Much of what makes Trico so special was already, in some rudimentary form, present in Shadow of the Colossus. Much craft and care went into making Wander’s horse Agro appear like a real animal. He’s more than just a convenient means of transportation, but comes to life through lifelike movement and displays of an individual, separate will. Famously, Agro can be stubborn, and won’t always react perfectly or immediately to the player’s inputs. More than a simple tool, Agro demands respect as a living being. The same is true for the Colossi themselves; whether peaceful giants or vicious beasts, they dominate the screen through their physical presence and emanate a sense of overwhelming dignity that Wander’s blade and arrows are unable to harm.

Still: Agro is subservient to the player regardless of any emotional attachment, and the Colossi are “enemies” despite the tragedy implied in their deaths. Trico combines many facets of those creatures: he’s a stubborn companion like Agro, and an intimidating force of nature like the Colossi. Like Agro, he can be “ridden”, and like the Colossi, he can be climbed through still-impressive technological witchcraft. But Trico is more than the sum of these parts, and he ultimately transcends the already impressive creatures of Shadow of the Colossus.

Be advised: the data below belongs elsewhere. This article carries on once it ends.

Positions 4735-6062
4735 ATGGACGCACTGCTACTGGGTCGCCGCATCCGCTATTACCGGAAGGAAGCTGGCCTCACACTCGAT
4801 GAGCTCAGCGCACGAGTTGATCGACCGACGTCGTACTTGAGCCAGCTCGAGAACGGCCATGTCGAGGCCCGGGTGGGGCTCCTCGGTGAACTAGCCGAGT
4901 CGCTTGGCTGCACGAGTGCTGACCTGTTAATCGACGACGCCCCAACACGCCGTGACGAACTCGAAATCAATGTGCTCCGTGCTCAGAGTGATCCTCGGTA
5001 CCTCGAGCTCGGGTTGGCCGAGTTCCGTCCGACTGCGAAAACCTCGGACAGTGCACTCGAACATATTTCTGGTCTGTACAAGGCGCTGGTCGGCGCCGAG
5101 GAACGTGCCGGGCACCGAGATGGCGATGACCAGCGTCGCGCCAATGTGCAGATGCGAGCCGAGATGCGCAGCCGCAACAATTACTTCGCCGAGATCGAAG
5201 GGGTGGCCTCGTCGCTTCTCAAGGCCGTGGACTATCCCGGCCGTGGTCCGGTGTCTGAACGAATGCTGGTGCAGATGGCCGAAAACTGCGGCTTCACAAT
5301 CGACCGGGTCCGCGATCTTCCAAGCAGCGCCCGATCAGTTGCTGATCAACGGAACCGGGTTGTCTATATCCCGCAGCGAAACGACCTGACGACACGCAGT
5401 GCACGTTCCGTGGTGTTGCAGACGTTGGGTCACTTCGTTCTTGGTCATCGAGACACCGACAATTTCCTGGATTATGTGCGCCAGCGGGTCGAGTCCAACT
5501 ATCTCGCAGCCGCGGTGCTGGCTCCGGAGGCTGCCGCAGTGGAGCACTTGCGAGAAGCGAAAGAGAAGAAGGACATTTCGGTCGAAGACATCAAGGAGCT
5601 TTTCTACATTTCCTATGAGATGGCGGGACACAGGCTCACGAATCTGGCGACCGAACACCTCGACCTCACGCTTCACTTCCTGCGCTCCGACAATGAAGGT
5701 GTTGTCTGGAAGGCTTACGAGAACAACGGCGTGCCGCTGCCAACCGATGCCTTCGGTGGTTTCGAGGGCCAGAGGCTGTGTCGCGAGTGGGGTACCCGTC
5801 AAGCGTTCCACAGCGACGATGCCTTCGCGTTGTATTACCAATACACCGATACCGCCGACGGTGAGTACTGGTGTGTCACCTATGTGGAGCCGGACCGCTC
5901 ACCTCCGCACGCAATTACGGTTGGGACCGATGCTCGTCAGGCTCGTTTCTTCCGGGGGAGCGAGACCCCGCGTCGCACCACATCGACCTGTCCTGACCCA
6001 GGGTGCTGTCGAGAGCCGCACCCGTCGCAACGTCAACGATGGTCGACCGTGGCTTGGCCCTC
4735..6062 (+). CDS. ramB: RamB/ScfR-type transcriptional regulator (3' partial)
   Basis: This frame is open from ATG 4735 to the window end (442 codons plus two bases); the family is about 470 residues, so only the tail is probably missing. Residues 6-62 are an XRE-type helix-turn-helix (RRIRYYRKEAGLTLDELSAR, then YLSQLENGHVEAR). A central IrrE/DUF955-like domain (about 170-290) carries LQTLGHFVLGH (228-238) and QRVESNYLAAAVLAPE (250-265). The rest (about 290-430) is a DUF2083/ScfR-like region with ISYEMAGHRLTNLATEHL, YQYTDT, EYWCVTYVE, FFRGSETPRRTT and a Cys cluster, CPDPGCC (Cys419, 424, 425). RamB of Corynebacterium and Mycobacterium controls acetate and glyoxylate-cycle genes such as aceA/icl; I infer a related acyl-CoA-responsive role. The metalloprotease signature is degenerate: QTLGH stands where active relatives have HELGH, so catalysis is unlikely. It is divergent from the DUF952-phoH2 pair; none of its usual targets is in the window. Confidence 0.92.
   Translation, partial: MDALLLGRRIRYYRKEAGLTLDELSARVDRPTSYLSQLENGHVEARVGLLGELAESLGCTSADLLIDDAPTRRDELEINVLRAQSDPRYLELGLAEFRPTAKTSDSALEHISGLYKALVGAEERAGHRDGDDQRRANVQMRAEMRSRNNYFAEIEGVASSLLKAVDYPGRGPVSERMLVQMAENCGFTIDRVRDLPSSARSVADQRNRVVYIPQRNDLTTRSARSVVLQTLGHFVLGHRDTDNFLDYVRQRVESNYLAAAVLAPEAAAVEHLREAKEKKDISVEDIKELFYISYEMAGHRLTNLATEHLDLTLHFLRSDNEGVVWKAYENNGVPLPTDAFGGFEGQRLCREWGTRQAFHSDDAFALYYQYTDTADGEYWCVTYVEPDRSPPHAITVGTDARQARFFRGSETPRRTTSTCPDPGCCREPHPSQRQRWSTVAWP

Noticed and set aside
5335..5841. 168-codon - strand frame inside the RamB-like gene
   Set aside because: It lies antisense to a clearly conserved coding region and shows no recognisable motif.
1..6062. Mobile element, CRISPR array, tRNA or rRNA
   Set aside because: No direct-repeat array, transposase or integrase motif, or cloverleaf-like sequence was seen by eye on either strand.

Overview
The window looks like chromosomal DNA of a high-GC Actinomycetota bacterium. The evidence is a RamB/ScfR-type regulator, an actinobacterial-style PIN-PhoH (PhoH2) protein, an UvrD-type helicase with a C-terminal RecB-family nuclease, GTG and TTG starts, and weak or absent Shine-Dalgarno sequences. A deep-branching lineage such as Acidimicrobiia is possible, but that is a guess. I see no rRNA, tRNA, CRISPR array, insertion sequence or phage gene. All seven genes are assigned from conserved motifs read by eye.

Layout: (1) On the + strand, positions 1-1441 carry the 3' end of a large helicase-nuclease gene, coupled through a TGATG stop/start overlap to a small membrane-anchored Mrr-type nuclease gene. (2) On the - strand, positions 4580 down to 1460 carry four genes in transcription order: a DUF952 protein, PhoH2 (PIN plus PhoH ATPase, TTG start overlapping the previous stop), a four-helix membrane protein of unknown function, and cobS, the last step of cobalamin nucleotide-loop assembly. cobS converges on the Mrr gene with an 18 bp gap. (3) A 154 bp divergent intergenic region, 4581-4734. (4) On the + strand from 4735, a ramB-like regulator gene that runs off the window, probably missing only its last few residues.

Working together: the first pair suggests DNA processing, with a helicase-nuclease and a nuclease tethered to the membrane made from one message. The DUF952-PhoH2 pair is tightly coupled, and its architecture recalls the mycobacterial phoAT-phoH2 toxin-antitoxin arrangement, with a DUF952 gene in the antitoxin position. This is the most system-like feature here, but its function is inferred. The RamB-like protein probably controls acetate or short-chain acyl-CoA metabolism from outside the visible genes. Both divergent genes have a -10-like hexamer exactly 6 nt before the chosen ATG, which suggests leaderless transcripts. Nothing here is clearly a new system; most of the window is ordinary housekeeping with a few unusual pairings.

The most important difference is the fact that Trico is never subservient. Yes, you can call him and show him where to go, and most of the time he’ll comply (sooner or later). But you are never his master. Trico is physically dominant, a powerful beast towering over the player’s little boy, and you are dependent on (and in some disturbing scenes, even vulnerable to) that strength. If you come across a wide abyss or enemies, you’ll have no choice but to swallow your pride and scamper into the shadows of your enormous protector. Lesser games would allow the player to switch between the characters in situations like that, but in The Last Guardian, you are forced to subject yourself to the will of a fickle AI creature. It’s a humbling but beautiful experience that most games would be too terrified to attempt.

Of course, Trico must also rely on the player; without the small and nimble boy, who’d bring him food from narrow places or remove the spears from his flesh? Who’d smash those glass eyes, or simply pet him when he’s anxious? Trico and the boy (and by extension, you the player) are deeply interdependent in ways that Wander and Agro were not, and this tightly intertwined relationship is communicated through the continuous ebb and flow of mutual help and relief.